The HSBC Golf Business Forum in Shanghai welcomed a high-profile audience of innovators and leaders within the industry. As a golfer focused on building the business case for sustainability within the golf industry, I immediately was interested in this event.
An acquaintance told me about the event a week prior. In the midst of my work day, I quickly reached out to the organizers, registered, visited the Chinese consulate to expedite a visa and booked my flight to Shanghai. My colleagues were just as excited, especially when they realized sustainability would be a topic of discussion. The conversations were buzzing throughout the office and I quickly prepared for my trip across the world.
A global stage was set for the golf industry to discuss current events, trends and initiatives relative to the game.
The leaders of golf's governing bodies in attendance meant the networking would be superb and the conversations would be those of actual progress and action. HSBC Global Bank and co-host International Management Group treated everyone attending like royalty, and each day was packed with a schedule of events that included thought leadership panels, global insight and the ability to connect with golf industry's elite.
The irony of the event spoke to me throughout the five days that I explored Shanghai. Not only was the HSBC Golf Business forum in full force, but so was air pollution. My hotel room, situated over a gloomy and brown river, allowed me to wake up every morning to a fossil-fuel-induced haze hovering over downtown Shanghai.
The sun was difficult to see and I actually could stare right into it because the pollution was so thick. The city skyline disappeared after the first block of buildings, and locals were wandering the streets in face masks.
One of the most powerful remarks during the presentation was this one by a Chinese business owner: "We look forward to the day that our people can see the sunshine again."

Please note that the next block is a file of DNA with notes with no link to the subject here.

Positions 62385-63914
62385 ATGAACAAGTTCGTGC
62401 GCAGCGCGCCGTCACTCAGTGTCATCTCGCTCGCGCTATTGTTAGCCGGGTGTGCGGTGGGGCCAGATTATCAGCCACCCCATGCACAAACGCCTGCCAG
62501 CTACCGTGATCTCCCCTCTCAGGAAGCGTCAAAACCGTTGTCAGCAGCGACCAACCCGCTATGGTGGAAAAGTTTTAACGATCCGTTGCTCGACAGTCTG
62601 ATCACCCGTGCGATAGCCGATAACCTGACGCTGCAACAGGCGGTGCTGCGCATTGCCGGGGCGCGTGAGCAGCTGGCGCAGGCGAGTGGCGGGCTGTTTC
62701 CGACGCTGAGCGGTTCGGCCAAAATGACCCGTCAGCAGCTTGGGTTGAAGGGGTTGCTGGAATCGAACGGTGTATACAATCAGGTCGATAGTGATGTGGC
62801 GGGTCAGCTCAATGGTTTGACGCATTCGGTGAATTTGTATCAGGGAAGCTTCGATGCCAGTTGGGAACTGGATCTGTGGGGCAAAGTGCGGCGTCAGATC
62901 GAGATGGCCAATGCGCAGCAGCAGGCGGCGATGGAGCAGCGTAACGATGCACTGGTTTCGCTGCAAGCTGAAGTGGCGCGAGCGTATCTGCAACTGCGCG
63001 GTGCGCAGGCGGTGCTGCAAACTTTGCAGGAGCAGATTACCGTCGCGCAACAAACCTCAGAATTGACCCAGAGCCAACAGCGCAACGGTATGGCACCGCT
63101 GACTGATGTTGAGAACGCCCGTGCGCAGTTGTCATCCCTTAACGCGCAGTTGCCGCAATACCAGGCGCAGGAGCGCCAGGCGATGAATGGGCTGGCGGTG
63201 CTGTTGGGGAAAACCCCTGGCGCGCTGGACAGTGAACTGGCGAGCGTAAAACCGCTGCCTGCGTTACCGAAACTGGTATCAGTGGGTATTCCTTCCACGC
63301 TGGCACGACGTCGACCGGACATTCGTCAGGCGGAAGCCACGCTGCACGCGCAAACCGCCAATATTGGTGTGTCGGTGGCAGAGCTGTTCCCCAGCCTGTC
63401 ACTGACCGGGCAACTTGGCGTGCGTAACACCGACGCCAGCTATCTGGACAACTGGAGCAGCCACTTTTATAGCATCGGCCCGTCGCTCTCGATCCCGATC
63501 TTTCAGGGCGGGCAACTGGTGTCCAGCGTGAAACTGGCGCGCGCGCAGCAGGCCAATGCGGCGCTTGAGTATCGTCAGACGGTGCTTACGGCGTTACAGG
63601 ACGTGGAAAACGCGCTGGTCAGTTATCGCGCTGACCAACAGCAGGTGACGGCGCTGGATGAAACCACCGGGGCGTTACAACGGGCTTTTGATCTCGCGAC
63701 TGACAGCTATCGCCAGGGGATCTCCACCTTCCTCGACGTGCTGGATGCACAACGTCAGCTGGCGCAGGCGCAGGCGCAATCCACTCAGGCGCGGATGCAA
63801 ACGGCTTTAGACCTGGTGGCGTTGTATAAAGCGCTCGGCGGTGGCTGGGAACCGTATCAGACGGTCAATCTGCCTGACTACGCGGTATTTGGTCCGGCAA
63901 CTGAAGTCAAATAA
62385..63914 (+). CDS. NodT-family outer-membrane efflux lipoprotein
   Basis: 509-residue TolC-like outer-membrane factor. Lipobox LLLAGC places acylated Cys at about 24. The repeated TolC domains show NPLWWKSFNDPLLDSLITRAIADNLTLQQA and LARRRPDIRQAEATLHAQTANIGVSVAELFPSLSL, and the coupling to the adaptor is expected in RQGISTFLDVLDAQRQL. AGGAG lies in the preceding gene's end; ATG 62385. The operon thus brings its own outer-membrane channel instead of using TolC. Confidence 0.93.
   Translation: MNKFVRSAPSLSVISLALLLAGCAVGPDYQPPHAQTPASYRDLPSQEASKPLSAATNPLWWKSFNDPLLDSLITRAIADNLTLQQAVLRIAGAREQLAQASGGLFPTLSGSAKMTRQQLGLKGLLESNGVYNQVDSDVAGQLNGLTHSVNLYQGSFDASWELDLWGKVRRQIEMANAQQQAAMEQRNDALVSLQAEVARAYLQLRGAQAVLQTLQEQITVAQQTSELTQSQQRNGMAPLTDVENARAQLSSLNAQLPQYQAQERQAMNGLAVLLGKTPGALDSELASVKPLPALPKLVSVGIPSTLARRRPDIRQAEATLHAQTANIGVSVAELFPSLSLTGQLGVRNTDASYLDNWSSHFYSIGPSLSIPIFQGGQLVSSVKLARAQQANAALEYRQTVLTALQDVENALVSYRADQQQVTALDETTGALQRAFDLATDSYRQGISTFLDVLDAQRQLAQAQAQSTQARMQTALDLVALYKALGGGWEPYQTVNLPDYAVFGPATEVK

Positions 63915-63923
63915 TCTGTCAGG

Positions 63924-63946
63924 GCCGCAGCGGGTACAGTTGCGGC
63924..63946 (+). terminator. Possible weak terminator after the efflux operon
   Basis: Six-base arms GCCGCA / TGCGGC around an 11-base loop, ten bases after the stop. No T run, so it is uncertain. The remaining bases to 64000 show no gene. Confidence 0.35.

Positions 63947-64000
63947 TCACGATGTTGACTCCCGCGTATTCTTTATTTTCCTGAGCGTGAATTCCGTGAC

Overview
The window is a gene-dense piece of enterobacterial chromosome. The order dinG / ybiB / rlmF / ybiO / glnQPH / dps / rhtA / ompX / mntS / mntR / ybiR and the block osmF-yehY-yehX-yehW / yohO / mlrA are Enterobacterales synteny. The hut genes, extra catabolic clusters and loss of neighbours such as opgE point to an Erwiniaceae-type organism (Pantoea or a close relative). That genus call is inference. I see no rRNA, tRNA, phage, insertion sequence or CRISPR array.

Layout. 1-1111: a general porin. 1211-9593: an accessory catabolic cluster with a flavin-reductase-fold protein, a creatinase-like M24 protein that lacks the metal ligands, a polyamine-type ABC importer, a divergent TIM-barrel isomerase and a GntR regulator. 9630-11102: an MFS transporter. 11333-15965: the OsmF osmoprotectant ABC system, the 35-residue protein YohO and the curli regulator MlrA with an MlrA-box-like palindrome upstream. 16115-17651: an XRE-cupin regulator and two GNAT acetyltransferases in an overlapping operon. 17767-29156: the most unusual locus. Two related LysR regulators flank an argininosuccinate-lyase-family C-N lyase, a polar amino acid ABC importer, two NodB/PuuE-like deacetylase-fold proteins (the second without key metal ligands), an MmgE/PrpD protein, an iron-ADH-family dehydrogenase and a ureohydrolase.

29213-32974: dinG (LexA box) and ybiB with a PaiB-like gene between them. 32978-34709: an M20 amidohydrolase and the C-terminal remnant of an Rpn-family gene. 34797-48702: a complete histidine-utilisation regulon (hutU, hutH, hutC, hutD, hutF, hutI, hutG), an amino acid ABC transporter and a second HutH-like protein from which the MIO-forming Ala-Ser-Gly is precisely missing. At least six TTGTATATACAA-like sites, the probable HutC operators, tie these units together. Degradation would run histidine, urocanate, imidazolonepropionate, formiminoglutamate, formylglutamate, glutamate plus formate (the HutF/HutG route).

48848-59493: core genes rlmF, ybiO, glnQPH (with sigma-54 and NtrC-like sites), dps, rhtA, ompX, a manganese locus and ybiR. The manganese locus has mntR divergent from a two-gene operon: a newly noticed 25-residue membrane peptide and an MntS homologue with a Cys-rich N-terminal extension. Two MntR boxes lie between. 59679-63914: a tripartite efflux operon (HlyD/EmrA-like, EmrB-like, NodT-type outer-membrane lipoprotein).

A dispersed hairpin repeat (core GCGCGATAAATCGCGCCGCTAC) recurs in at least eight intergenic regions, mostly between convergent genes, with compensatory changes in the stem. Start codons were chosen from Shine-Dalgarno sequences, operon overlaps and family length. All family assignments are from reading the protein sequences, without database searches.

Upon completion of the business forum, all attendees were invited to play the golf course where the "Asia Major" is hosted that week at the WGC HSBC Champions tournament. Shuttles transported the excited golfers to Lan Hai International Golf Club, where the stage was set for an enjoyable day. Golf is a limited sport in China and the government has taken major control over the number of courses that are allowed to be in business, limiting public funding.
A recent article describes this situation: "In March, Chinese authorities announced the closure of 66 'illegal' golf courses — roughly 10 percent of all courses in the country — in an apparent attempt to start enforcing a long-ignored ban on golf-related construction."
With China’s plan to clean up its act in regards to air pollution, the future looks bright and more people will benefit from the green spaces and outdoor activity associated with golf.
With China’s plan to clean up its act in regards to air pollution, the future looks bright and more people will benefit from the green spaces and outdoor activity associated with golf. The benefits of the game go far beyond beautiful, green landscape — it will provide connectivity through sport within the Chinese community and throughout the entire country.